There are 49 AVMA accredited veterinary colleges in the world. This means that students graduating from an AVMA accredited veterinary school meet a competency threshold for entry into veterinary practice, as well as eligibility for professional credentialing and licensing. Graduating from one of these schools is necessary if planning on specializing or practicing in the United States without tedious testing.
You'll practice on equipment you will encounter later in your career as a veterinary technician. You can even earn certificates for small and large animal assisting. For more information, visit our website and begin your Dallas College experience.
There are 30 veterinary schools accredited by the American Veterinary Medical Association (AVMA) in the U.S. There were nearly 6,800 applicants competing for approximately 2,700 openings in 2013. In other words, it is very competitive to gain admission to a veterinary school.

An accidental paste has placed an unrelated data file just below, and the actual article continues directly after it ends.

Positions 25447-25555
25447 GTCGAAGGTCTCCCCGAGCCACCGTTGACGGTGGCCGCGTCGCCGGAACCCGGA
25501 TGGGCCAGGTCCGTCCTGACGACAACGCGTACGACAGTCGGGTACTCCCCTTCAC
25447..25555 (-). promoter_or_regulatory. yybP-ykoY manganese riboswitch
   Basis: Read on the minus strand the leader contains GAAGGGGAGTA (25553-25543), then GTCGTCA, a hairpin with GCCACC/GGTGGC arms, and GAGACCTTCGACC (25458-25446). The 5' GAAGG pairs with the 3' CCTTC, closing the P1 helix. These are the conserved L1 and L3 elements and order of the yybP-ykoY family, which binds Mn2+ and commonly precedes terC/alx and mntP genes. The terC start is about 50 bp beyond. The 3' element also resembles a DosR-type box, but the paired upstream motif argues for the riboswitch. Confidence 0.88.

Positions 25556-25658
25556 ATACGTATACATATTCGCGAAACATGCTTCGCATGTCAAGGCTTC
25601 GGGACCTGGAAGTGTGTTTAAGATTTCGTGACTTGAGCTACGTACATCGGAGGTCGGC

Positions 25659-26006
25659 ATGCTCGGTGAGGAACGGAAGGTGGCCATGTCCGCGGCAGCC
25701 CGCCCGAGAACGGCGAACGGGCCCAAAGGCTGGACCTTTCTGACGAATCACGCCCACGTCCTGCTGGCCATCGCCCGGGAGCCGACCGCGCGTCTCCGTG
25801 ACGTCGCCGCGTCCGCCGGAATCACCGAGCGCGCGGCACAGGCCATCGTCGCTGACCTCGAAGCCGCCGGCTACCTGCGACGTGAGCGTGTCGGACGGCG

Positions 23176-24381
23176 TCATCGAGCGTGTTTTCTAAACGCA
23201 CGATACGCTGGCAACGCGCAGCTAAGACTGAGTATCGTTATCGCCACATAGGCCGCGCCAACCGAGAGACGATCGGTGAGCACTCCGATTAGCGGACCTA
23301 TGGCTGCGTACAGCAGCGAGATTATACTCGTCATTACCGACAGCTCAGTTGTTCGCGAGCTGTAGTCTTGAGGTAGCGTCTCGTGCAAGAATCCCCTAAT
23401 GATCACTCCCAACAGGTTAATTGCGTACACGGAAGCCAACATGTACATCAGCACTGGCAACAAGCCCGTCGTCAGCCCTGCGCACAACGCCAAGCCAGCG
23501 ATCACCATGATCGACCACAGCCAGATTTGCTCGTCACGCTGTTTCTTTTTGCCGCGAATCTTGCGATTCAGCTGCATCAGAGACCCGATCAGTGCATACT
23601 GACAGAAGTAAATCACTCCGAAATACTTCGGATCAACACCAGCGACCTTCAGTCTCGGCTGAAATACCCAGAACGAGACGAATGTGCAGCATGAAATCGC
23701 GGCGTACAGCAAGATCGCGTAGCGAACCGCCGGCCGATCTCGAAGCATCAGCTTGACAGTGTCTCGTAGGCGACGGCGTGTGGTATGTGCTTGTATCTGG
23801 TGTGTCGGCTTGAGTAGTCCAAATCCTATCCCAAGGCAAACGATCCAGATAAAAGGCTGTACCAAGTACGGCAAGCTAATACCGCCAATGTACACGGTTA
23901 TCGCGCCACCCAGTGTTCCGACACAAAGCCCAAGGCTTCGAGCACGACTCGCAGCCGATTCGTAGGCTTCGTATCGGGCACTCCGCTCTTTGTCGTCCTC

Admission requirements for veterinary schools have many things in common; however the specific requirements may vary among schools. It is therefore advisable to become familiar with the entrance requirements (PDF) early in your career as this may affect course selection especially after your first year of college.
Most U.S. veterinary schools utilize the centralized application service operated by the American Association of Veterinary Medical Colleges (Veterinary Medical College Application Service-VMCAS). This application service accepts your application and your letters of evaluation and distributes them to each school you indicate. Applicants should make sure to submit their transcripts to VMCAS. Many schools have a supplemental application as well and require that this information be sent directly to the school.